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Money well spent cleaning government buildings

On Jan 15, it was announced that the Chambers County Courthouse and the Lanett Annex were closing immediately and reopening on Feb. 1.

The closure, due to COVID-19 concerns should have been no surprise to anyone. Throughout the pandemic, the courthouse and annex have shut down for a couple of days here and there, but never for the current two week period.

On Monday, during the Chambers County Commission meeting, Attorney Skip McCoy announced the cost to clean both facilities totaled $19,000.

The cost for just the courthouse was $14,000. While that price tag might seem steep on paper, it is not all that high if you consider the building is 26,000 square feet. That cost calculates out to a mere $.5385 per square foot to clean and disinfect.

We have seen comments across social media that call this move a “waste of money,” a statement we wholeheartedly disagree with.

Although according to ADPH, Chambers County is at a ‘moderate risk” for infection, and as we are all aware, that can change in the blink of an eye. In the last 14 days, Chambers has added 426 more positive cases and is not far from 3,200 total cases.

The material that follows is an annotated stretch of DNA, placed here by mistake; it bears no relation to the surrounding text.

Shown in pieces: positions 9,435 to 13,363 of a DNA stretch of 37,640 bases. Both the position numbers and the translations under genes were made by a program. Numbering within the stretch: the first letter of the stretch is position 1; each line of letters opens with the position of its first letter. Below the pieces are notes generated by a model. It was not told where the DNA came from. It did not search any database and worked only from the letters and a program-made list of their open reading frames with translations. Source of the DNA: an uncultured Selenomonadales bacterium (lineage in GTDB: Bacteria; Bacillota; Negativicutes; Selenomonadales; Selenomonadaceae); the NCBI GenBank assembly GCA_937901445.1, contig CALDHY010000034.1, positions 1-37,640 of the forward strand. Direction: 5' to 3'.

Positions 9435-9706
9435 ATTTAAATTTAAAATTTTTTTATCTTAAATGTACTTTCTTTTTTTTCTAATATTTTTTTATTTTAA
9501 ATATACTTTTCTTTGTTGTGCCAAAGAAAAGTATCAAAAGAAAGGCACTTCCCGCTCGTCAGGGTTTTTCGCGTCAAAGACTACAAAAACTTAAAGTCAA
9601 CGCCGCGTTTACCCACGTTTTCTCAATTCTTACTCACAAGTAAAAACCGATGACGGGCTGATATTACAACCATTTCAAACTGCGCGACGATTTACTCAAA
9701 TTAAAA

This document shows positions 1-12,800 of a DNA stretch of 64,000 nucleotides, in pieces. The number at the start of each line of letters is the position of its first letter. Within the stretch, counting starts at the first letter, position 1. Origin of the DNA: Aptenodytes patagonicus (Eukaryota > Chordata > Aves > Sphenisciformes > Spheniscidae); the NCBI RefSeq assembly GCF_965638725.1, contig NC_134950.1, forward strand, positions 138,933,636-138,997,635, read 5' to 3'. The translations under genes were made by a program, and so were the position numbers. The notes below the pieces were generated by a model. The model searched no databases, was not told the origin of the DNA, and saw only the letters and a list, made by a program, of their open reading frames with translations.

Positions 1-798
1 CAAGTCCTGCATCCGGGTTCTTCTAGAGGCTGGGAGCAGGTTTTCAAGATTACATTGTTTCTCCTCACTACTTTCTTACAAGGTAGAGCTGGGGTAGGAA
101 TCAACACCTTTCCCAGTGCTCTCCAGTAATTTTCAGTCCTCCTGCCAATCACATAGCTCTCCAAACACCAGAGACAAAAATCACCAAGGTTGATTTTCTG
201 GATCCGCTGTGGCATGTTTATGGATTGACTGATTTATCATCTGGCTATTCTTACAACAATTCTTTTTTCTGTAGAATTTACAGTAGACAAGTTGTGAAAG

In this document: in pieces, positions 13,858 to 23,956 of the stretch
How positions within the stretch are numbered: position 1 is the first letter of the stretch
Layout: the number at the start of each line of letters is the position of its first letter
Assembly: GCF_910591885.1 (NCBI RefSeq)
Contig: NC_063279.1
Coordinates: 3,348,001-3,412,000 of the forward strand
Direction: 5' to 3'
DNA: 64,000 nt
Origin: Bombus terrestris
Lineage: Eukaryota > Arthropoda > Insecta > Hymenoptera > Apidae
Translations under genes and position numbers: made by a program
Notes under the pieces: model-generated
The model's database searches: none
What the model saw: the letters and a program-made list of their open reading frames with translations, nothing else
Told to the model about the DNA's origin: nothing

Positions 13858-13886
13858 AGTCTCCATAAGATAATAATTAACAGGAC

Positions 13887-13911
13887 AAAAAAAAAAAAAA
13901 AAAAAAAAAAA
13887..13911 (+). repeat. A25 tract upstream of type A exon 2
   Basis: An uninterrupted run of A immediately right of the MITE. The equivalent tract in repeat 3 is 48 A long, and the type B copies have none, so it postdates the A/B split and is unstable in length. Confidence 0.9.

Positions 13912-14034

We realize that the CDC says coronavirus on surfaces and objects naturally dies within hours to days, but the risk is not worth waiting it out and hoping all of the viruses dies before anyone re-enters the facility. It’s not just worth it in a facility that keeps the business of this community running.

The CDC also says the virus can live on human skin for up to nine hours. Would you risk letting it naturally die on your own hands or would you high tail it to the nearest washing station? We think most people would rush to wash their hands — no matter the cost.

With that in mind, we think it was money well spent to be able to provide some peace of mind to county workers and the public that do business in these buildings.

We applaud the swift and decisive action of courthouse staff and our county officials. The sense of urgency and the willingness to invest in the health of our community is appreciated.

There will be other opportunities to criticize our elected officials for their spending decisions, but this is not one of those